Chandhok calls for 18-race F1 calendar

Sky Sports pundit and former F1 driver Karun Chandhok has said that F1’s calendar should be limited to 18 races to ensure each event remains special.

The championship calendar has featured a record 21 Grands Prix for three of the last four seasons, and Liberty Media has expressed a desire to expand that to 25 in the near future. 2020 will see the return of the Dutch Grand Prix at Zandvoort, as well as the debut of a new street venue in Hanoi, Vietnam.

Liberty has also investigated running street races in Miami, Las Vegas and Copenhagen, and is reportedly in talks with both South Africa and Morocco about returning F1 to Africa.

Steven Tee, LAT Images / Pirelli Media

But Chandhok has told ThePitCrewOnline he believes this is the wrong direction for F1’s schedule to go: “I think 18’s a good number, I think it’s good for fans to have a break. Somewhere around the 18 mark makes each race have a good amount of importance.

“When I was growing up, 16 races was the number. In January I would get the Autosport sticker sheet on the first page of the magazine and I would stick it on the side of my desk, and every one of those Sundays was blocked out because those were 16 events.

“Now if you get to 21 and have triple headers, if a kid misses one they go, ‘Oh, there’s another one in a week’s time’. Each one is less of an event, and I think we run the risk of that.”

Chandhok also called for Liberty to keep “a good balance” in mind when seeking future F1 destinations: “You need that balance of modern circuits that bring in the money and income because that supports the sport, but you also have the historical races.

“And I think you need that balance [to include] street races. Baku has turned out to be a great event—great racing, good event to go to, looks good on TV. Singapore’s another one. So it’s good to have that balance, and also to go to Silverstone and Spa and Monza and places like that.”

Glenn Dunbar, LAT Images / Pirelli Media

F1 returns to Zandvoort for the 2020 Dutch Grand Prix

After weeks, months, and even years of speculation, today it was finally announced that Formula One will make its return to the Netherlands, with the Dutch Grand Prix due to be held at Zandvoort from 2020 onwards.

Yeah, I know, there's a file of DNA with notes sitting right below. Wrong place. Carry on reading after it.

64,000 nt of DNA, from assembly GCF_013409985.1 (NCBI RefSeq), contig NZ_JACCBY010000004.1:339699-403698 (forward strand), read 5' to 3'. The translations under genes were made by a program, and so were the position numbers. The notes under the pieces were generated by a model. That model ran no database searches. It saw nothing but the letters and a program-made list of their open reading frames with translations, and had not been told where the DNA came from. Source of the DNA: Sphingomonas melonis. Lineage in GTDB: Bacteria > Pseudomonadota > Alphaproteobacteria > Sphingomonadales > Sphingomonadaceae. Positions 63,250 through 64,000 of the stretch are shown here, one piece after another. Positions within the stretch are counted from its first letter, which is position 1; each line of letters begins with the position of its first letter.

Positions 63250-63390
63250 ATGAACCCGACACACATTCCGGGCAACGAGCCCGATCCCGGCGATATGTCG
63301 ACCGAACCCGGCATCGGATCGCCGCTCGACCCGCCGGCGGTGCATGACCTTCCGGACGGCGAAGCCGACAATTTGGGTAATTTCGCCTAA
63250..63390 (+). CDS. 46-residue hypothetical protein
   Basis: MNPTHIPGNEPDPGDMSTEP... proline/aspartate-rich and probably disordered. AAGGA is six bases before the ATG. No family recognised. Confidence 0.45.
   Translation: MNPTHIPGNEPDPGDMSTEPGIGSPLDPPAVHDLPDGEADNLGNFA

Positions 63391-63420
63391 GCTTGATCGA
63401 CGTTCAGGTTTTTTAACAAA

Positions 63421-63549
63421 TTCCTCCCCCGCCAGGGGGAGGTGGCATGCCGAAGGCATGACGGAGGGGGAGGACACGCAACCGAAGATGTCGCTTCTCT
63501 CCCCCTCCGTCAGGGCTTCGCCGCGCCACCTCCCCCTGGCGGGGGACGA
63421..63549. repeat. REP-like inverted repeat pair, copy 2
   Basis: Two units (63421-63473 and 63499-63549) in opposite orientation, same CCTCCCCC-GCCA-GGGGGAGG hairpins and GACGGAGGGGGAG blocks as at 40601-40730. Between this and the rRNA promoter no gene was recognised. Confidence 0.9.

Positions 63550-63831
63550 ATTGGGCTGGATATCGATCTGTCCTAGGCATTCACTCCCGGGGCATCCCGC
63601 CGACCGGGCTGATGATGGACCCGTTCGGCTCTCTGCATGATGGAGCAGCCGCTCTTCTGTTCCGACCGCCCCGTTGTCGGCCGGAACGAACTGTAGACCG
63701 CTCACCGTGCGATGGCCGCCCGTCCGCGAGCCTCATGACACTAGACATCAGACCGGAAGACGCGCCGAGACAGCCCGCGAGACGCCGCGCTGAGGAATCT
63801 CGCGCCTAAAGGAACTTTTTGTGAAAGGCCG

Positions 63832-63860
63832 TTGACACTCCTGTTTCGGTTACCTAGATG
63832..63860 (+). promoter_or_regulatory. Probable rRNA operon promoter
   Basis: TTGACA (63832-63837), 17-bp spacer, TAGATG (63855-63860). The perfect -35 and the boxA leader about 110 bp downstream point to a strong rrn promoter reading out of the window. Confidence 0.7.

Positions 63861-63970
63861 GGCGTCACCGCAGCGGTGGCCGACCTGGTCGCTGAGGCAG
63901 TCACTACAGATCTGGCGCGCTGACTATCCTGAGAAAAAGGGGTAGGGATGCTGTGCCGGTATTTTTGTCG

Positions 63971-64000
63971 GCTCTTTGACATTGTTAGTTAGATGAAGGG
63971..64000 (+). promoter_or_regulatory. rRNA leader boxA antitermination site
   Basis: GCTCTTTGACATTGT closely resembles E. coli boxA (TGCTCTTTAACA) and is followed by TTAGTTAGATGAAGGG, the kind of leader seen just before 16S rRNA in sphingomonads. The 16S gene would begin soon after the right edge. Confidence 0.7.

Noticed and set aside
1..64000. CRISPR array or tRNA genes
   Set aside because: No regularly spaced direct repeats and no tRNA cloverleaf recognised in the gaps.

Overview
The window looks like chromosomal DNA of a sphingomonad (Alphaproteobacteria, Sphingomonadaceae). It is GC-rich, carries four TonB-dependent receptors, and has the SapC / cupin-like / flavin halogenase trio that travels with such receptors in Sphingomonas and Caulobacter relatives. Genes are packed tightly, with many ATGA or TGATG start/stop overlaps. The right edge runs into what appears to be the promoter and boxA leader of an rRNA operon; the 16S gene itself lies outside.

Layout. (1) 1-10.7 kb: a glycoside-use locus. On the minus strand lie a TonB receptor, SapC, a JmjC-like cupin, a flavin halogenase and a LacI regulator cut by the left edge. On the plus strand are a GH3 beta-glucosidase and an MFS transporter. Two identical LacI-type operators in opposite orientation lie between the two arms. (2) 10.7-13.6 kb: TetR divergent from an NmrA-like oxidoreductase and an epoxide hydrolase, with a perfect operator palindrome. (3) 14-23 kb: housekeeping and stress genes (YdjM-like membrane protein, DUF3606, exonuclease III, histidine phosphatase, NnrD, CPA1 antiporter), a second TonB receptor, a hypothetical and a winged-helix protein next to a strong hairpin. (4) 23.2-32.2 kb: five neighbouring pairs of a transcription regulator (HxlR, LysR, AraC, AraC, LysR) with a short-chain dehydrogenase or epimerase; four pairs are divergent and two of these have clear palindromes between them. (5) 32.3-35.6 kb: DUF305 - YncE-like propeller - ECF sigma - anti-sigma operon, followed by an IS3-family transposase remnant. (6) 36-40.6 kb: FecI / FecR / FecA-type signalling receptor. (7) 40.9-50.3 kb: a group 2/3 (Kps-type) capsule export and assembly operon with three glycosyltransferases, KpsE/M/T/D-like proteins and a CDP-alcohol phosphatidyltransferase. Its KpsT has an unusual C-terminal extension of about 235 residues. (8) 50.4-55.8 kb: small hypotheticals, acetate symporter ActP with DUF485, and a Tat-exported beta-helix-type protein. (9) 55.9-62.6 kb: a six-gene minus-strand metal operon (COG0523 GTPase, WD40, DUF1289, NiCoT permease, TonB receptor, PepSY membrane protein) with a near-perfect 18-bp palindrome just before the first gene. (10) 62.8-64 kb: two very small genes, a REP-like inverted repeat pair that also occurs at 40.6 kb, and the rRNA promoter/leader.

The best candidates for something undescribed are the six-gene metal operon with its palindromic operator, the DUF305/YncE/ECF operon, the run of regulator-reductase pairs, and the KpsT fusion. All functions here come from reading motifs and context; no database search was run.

The Heineken Dutch Grand Prix, as it will be named, will be the first Grand Prix held in the Netherlands for 35 years. The last was held in 1985, when three legendary F1 drivers stood on the podium:  Lauda, Prost and Senna.

For the special occasion, F1 chairman Chase Carey came to Zandvoort to finally make an end to all the speculation.

“We are particularly pleased to announce that Formula 1 is returning to race in the Netherlands, at the Zandvoort track,” he said. “From the beginning of our tenure in Formula 1, we said we wanted to race in new venues, while also respecting the sport’s historic roots in Europe.

“Next season therefore, we will have a brand new street race that will be held in the Vietnamese capital of Hanoi, as well the return to Zandvoort, after an absence of 35 years; a track that has contributed to the popularity of the sport all over the world.

Marcel van Hoorn / Red Bull Content Pool

“In recent years, we’ve seen a resurgence of interest in Formula 1 in Holland, mainly due to the enthusiastic support for the talented Max Verstappen, as seen from the sea of orange at so many races.

“No doubt this will be the dominant colour in the Zandvoort grandstands next year.”

He mentioned there is no official date for the Grand Prix for now, as the calendar has yet to be confirmed.

This announcement didn’t come as a big shock to fans, but it still has some major consequences. For instance, the Spanish Grand Prix will most likely have to be dropped from the calendar to make room. The Circuit de Barcelona-Catalunya has no contract for next year and this deal certainly spells trouble for them. The Dutch Grand Prix will probably be held in May, when F1 normally heads to Spain.

The track itself also needs improvements, especially in terms of infrastructure. The government didn’t want to spend any money, going against the wishes of track owner Prins Bernhard van Oranje. The local council of Zandvoort, however, agreed to contribute €4m for the construction of a new road to the circuit and organisation of other events outside the track during the Grand Prix weekend, so investors can profit from the race as well.

All problems aside, the Orange Army has gotten what it wanted so desperately, all caused by one F1 driver making millions of Dutchmen excited about the sport. The announcement comes in the same week that Max Verstappen is set to give a demo with his Red Bull around the circuit during the Jumbo Racing days. Coincidence?

[Featured image: Marcel van Hoorn / Red Bull Content Pool]